Tag Archives: Patsy Hatch Patterson

Blog 49 April 22, 2015

It is Fiesta week in San Antonio, tho’ “week” is a misnomer. Back in our day Fiesta kicked off on a Monday afternoon at 5PM with a pilgrimage at the Alamo. I saw it a few times and recall a simple ceremony. This year, it started Thursday of last week and ends Saturday evening of this week and offers opportunity to eat and drink all over town.

Monday night, Penny and I went down to the San Antonio Cavaliers’ River Parade for the first time in about twenty-five years. As a child, it was magical. To a seventy-something adult, it was not much. What I remember as exciting floats are now little more than barges with various people standing on them and very loud, not necessarily good musicians playing music we will probably never hear again. That sounds negative, but the thrill was gone. On the other hand, we were with a congenial group, and it is still so easy to drive down town, park, and walk to the river.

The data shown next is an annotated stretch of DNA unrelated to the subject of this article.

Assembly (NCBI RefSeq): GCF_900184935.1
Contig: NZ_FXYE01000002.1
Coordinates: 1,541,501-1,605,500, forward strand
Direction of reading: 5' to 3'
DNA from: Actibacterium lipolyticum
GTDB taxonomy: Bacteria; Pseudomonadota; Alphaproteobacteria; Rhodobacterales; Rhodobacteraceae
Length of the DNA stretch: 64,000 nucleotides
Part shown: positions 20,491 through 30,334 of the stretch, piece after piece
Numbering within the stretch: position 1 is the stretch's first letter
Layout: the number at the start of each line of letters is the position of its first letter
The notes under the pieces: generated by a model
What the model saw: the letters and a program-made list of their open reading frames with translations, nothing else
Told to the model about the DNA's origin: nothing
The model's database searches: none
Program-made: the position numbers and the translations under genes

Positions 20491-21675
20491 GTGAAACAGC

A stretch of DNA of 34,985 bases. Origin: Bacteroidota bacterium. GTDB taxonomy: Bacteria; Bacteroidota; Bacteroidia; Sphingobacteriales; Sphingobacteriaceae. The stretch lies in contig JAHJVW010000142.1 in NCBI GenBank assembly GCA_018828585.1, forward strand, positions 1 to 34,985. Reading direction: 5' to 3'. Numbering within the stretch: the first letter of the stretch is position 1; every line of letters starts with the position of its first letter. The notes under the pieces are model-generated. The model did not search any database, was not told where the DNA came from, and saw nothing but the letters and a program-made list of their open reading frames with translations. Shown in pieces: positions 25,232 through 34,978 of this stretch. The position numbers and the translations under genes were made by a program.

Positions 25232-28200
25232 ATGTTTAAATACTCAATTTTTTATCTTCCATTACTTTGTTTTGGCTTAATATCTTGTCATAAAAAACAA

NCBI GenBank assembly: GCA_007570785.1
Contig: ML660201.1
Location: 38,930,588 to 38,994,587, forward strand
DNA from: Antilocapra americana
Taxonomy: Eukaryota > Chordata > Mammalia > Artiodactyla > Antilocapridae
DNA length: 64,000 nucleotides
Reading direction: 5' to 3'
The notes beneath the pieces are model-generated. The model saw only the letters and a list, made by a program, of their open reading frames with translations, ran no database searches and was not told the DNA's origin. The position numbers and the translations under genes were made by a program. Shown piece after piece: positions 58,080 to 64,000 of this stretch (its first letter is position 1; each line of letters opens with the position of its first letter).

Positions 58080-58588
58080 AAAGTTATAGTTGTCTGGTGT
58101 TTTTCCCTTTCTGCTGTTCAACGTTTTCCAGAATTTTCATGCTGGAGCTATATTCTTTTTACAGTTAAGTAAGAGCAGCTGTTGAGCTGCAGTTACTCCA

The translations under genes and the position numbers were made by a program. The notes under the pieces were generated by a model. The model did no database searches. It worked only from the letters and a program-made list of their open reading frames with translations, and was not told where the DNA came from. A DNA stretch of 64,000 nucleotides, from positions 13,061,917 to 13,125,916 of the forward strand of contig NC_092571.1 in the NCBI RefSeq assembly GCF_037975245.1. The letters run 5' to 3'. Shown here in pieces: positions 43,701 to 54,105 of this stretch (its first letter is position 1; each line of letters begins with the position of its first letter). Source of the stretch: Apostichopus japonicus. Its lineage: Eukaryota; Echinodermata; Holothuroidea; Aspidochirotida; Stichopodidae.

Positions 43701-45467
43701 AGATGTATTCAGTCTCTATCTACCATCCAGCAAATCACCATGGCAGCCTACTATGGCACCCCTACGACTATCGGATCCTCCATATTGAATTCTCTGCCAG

Over the next few blogs, I am going to post a few photos that people sent for inclusion in the history. Many of them I had to crop and cut out others in the photo, but this is a good place to include them. Here goes:


These smiling people are Jane Rupe (Love), Gerry (Guly) and Wayne Gabehart, Rucy Krisch, Ann Johnston (MacEwan), and Jean Tate (Pearce).

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Tommy and Patsy Hatch Patterson          Jack Davis


Bob and Roselyn Mahaffey Cheline

Blog 43 March 6, 2015